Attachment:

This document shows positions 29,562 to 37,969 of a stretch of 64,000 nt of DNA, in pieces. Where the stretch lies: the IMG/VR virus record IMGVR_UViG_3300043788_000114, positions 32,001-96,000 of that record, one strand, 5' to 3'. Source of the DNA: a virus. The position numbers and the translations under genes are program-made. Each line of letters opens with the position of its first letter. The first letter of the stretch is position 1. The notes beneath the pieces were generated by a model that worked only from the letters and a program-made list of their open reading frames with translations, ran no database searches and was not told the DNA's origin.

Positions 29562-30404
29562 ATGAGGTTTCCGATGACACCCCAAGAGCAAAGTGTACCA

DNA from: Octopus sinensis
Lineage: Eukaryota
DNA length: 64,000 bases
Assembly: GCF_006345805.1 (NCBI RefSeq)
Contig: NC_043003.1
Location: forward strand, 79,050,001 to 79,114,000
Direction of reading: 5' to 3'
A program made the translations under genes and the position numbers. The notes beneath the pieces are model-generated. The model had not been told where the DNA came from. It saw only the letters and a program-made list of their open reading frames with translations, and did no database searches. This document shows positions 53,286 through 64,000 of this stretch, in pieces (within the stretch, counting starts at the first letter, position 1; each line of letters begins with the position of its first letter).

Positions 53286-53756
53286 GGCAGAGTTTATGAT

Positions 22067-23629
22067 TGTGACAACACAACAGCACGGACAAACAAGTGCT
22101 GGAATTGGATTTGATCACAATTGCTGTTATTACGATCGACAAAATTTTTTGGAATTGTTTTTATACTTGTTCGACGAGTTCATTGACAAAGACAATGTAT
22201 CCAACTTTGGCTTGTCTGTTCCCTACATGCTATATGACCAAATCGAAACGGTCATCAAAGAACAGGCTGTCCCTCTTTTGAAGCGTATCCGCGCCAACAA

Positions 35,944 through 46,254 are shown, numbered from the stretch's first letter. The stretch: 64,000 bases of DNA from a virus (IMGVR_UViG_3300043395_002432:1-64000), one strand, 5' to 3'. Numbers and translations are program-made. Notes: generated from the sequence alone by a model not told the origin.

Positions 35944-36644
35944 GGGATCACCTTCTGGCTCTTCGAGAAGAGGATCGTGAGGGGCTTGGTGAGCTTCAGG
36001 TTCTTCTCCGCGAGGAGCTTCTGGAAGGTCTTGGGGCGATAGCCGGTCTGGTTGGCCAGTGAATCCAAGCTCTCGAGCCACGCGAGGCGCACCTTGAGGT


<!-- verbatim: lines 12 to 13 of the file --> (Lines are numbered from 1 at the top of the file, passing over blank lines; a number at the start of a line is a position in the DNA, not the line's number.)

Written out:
Positions 53286-53756
53286 GGCAGAGTTTATGAT